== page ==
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Letter III.—On Public Calamities.

To Sister Marie-Thérèse de Vioménil. On public calamities and disasters.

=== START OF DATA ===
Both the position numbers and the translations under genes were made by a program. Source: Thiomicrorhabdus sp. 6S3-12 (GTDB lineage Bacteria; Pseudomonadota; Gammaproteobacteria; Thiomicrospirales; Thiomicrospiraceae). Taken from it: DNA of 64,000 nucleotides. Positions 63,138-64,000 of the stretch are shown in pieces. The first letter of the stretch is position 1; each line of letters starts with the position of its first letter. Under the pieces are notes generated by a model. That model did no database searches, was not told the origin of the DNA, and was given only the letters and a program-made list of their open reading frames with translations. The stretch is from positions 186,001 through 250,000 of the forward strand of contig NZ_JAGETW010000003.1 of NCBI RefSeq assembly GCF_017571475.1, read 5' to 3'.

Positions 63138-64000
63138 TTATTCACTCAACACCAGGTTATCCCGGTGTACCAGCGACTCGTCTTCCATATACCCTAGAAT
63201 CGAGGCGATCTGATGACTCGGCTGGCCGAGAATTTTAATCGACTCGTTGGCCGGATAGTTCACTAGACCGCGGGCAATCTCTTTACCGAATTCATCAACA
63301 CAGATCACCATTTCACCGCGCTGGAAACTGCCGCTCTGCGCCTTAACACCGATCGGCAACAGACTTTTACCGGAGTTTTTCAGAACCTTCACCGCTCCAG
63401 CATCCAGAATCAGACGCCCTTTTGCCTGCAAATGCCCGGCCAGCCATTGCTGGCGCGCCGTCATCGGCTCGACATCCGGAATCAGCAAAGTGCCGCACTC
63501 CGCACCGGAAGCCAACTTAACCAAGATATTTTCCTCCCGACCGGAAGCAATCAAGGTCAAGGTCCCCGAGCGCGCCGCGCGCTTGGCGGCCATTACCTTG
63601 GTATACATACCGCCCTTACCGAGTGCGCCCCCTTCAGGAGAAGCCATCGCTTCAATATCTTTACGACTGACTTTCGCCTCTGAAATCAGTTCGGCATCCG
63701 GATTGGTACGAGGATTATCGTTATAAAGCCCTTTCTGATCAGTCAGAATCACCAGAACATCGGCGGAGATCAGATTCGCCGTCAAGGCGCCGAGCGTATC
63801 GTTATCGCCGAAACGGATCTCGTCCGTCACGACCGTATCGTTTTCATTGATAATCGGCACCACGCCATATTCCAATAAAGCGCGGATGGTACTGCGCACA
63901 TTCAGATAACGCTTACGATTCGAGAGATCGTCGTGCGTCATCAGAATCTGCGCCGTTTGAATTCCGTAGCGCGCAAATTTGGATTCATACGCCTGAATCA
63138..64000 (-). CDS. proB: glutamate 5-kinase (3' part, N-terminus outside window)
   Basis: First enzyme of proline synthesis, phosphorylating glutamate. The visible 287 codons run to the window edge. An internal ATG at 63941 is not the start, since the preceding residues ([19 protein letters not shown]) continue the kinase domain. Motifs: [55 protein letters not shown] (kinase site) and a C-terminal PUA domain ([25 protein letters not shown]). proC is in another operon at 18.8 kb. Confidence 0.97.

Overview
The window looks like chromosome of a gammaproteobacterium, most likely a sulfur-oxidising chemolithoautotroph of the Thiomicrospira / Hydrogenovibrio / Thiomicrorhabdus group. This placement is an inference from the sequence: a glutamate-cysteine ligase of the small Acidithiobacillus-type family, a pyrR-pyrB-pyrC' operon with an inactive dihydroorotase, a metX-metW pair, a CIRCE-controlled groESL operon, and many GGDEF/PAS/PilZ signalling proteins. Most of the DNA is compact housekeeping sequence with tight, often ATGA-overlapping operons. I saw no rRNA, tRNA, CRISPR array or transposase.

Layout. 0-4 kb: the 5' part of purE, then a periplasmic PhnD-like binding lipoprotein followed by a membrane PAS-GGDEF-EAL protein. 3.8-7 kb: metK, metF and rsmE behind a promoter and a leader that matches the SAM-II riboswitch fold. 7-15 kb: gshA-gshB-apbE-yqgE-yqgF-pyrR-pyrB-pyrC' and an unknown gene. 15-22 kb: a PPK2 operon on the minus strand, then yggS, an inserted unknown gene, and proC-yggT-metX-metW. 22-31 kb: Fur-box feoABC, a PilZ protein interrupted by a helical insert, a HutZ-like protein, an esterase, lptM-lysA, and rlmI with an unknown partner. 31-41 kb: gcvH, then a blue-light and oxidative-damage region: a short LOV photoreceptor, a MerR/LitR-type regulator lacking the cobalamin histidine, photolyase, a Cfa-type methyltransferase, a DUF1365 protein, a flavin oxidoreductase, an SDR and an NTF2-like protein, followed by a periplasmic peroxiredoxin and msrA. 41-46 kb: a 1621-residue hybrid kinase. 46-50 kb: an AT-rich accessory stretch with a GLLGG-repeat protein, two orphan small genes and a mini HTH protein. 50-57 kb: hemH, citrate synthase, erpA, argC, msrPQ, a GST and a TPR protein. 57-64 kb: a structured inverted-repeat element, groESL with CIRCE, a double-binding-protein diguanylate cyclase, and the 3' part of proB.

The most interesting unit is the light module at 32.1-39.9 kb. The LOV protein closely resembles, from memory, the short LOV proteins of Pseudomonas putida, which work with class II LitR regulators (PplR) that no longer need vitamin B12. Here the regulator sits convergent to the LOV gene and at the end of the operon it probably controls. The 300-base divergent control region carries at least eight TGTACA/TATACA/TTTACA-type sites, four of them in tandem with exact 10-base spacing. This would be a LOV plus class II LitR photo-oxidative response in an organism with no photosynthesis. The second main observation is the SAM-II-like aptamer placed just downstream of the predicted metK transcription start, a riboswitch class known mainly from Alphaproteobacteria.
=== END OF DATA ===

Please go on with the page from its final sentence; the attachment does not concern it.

The disaster of which you speak is, as you say, a most visible scourge of God; happy will they be who take advantage of it to save their souls. These punishments, borne well, as from the hands of God, are of more value than all worldly prosperity. At the same time they may be made, by a bad use, the occasion to some of eternal reprobation. This will be, however, entirely by their own fault, and their very great fault, for what could be more reasonable, or easier in a sense than to make, as I said before, a virtue of necessity? Why make a useless and criminal resistance to the chastisements of God, Who is our Father and Who strikes us only to detach us from the miserable pleasures of this world? Could He do us a greater favour than to deliver us from attaching ourselves to that which would cause us to lose eternal happiness and our own souls! On such occasions it is well to think often and attentively of this passage in the writings of one of the Fathers of the Church. “Such is the goodness of our heavenly Father that even His anger proceeds from His mercy, since He only strikes us to withdraw us from sin, and to save us.” Like a wise surgeon He cuts the mortified flesh away from that which is sound to save the life of the patient, and to 270prevent the infection from spreading. We should accustom ourselves to see everything in the light of faith; and then no event of this life, nor desires, nor fears will have any effect on us. Those strong hopes that so frequently upset the peace of the soul and the tranquil course of life, even those will make very little impression on us. How blind men are! and how much attached to their own ideas! How rarely one meets with anyone who will own that he has been obliged to seek and to take good advice! St. Francis of Sales had good reason to say that we are all wanting in sense. At least let us understand the depth of the misery and blindness into which sin has caused us to fall. Let us learn from this to be always distrustful of ourselves, and to guard against our own judgments and perverse ideas. St. Catherine of Siena was so convinced of the truth of this that she wished she could cry out constantly in a way to be heard by everyone: “Lord help me, come to my assistance and have pity on me!” Do not forget in future that a simple “Fiat” with regard to your present pains, and to those which you fear in the future either for yourself, or for others, will suffice to amass for you a treasure of peace even on earth. If this practice does not bring perfect peace immediately, it will, at least, fill your soul with joy and enable you to taste a solid consolation in all your pains and fears.

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